As children, my friends and I would sit in a circle and play a game called telephone. It began with one girl whispering a phrase to the girl next to her. That girl would whisper what she heard to the next girl, and on around the circle until the final girl would triumphantly announce what she heard to the group. The phrase was always ridiculously transformed. It was enough, young as we were, to make us laugh with joy and wonder at the magical transformation we had wrought on something as simple as words.
This is what folklore is to me: A game of telephone in which pieces of cultural history are whispered across time from generation to generation. The story changes a bit with each telling – meaning shifts, sometimes becoming shrouded or lost – until the story is a delicious tangle of history, invention, and magic.
The folklore of sin eaters was the whispered inspiration for my debut novel, The Sin Eater. A faint whisper. This Welsh custom’s particulars are elusive. Nearly all our information comes from a handful of sources, several secondhand, and one over three hundred years old.
Most folklorists believe the scarcity of evidence is due to sin eating’s pagan nature; individuals in a Christian culture might have been reticent to record their participation in a 'heretical' custom.
One of the few firsthand accounts is from a man called Matthew Moggridge who presented his description of sin eating to a meeting of the Cambrian Archaeological Association in 1852:
‘When a person died, the friends sent for the sin-eater of the district, who on his arrival placed a plate of salt on the breast of the defunct, and upon the salt a piece of bread. He then muttered an incantation over the bread, which he finally ate, thereby eating up all the sins of the deceased. This done, he received his fee of 2 [shillings], 6 [pence], and vanished as quickly as possible from the general gaze . . . he was utterly detested in the neighborhood—regarded as a mere pariah—as one irredeemably lost.’
As we understand it, sin eating was a voluntary profession (as much as being forced by poverty into undesirable work is voluntary). It also seems to have been practiced by both women and men. The last sin eater is purported to have died in Shropshire in 1906.
In The Gift of Suffering, Ingrid Harris suggests sin eating began in Protestant communities to fill 'the vacuum left by the departure of the Catholic sacraments of confession and absolution.' Other historians relate sin eating to the ancient British custom at wealthy funerals of distributing a dole of bread to the poor in exchange for prayers for the deceased. Certainly, a host of mortuary customs in Europe and beyond involve food, particularly the consumption of bread or cake.
While I’m fascinated by the folklore of sin eating, the world of my novel departs in many ways from this history. My novel is a mystery set in a reimagined Elizabethan England in which a young woman is condemned to be a sin eater, but turns her curse into an unexpected source of power. She uncovers a series of murders that implicate the queen and sets out to solve them using her ingenuity and her 'pariah' status.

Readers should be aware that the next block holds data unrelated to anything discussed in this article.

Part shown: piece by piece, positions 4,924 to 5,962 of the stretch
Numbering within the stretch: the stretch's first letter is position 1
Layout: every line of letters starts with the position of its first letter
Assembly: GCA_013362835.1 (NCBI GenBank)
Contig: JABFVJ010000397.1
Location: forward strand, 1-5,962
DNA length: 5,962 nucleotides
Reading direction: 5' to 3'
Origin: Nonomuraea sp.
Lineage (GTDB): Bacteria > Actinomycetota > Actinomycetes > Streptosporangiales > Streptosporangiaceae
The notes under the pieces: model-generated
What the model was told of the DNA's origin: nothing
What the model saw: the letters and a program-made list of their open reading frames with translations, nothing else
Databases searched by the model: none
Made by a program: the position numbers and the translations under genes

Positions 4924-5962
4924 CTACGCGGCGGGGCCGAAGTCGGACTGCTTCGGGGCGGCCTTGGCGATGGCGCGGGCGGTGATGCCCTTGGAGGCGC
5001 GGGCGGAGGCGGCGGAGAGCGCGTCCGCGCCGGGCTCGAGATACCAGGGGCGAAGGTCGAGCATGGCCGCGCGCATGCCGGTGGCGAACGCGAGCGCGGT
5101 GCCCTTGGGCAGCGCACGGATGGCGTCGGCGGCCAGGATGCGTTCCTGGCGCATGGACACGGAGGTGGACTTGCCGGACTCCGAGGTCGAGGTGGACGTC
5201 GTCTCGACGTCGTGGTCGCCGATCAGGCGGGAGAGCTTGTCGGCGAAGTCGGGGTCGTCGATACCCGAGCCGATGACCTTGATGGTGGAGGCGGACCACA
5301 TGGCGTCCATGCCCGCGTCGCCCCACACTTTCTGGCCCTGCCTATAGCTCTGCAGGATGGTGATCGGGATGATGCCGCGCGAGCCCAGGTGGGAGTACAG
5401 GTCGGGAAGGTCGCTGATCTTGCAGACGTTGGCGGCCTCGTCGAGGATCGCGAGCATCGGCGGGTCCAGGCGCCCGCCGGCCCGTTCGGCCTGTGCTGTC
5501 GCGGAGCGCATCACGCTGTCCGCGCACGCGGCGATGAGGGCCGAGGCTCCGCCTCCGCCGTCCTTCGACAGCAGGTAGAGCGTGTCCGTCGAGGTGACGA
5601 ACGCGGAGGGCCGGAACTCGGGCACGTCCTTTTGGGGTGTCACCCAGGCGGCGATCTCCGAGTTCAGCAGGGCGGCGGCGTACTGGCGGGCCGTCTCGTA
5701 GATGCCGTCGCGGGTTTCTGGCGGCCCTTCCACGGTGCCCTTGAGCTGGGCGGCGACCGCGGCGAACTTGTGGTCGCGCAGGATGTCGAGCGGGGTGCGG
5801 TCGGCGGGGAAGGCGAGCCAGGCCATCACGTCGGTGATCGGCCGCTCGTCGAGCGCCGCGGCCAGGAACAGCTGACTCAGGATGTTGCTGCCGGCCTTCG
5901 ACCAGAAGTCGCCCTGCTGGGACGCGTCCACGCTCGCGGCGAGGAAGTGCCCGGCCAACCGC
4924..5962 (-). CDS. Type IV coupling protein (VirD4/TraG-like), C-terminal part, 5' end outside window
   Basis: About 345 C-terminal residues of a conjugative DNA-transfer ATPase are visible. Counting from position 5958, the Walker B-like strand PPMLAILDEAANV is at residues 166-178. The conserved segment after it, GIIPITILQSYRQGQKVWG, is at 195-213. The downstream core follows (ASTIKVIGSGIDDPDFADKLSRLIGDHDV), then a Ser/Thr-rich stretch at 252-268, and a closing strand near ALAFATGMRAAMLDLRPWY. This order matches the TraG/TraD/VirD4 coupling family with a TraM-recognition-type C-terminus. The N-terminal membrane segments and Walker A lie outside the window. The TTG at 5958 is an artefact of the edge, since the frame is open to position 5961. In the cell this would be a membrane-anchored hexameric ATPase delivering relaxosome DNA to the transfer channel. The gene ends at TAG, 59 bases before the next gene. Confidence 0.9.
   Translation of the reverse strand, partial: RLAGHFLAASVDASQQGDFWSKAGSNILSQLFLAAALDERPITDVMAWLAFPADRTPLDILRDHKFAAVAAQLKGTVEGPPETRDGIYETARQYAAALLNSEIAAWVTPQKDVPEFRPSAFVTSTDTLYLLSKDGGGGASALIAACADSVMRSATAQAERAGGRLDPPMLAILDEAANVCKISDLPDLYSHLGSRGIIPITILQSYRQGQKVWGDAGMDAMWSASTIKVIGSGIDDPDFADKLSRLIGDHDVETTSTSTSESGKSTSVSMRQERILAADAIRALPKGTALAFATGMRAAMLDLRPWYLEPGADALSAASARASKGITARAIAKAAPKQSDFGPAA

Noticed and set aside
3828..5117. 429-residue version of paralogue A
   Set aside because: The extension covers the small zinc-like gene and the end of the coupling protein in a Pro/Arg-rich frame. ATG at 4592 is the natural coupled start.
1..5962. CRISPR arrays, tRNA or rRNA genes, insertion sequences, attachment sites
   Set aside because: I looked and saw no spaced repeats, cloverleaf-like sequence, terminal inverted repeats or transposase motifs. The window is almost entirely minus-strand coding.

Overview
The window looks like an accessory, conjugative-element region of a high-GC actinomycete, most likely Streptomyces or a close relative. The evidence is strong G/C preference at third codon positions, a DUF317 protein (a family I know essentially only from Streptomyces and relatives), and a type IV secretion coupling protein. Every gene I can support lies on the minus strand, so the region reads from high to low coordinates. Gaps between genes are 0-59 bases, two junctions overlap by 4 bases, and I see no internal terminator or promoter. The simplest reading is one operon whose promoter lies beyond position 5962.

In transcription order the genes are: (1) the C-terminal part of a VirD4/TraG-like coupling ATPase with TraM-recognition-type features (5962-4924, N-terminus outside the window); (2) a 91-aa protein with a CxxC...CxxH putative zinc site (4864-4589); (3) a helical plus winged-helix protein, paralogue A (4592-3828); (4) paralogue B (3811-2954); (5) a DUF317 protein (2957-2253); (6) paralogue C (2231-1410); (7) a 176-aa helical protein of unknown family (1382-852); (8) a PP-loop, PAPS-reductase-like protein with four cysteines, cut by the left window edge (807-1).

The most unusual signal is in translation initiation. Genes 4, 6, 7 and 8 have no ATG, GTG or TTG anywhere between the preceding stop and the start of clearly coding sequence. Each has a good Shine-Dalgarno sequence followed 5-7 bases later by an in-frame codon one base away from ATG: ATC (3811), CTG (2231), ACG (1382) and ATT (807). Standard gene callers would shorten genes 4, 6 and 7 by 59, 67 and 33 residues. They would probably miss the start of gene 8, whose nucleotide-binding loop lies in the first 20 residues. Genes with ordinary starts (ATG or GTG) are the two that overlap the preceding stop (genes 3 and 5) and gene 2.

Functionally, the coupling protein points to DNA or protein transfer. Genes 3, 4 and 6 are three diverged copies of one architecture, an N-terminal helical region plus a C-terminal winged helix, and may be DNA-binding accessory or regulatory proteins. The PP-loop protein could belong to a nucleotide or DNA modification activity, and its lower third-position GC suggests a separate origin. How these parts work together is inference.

For the story I envisioned to work, sin eating couldn’t remain a rare post-mortem ritual as it was in history; it needed to transform into a deep, necessary communion between two people that was woven into the fabric of everyday society. I added a confession ritual and gave sins corresponding foods that would be publicly displayed at funerals. I institutionalized the sin eater’s social isolation, restricted practitioners to women, and made sin eating a punitive occupation, rather than a voluntary one. I like to think of The Sin Eater as a tribute to folktales, my own mixture of history, invention, and mystery.
But let’s return for a moment to the realm of traditional folktales. There are claims that sin eating followed Welsh immigrants to the United States, taking root in Appalachia. This past spring in response to COVID-19, my family and I left our home in Brooklyn to stay with relatives in western North Carolina, in the heart of Appalachia. I seized the moment to do some local research about sin eating’s rumored migration. (Note: I was limited to online research because of the pandemic, which really could have been conducted anywhere, but it felt local.)
I corresponded with an anthropologist at Appalachian State University, as well as the director of the Western North Carolina Historical Association and several regional university research librarians – all of whom were incredibly generous with their time. Alas, we turned up very little: a few contemporary, secondhand accounts. It was another game of telephone, but this one with a poor connection.
I admit I was disappointed. I had had fantasies of discovering a hidden trove of morbidly fascinating and esoteric folklore. But in the end, the most satisfying part of first learning about sin eaters in Wales was not just the history itself, but the inspiration I took from it. That inspiration sparked The Sin Eater, and hopefully will also light up the imaginations of people when they read it – and perhaps when they tell others about it, the story changing wonderfully with every new voice.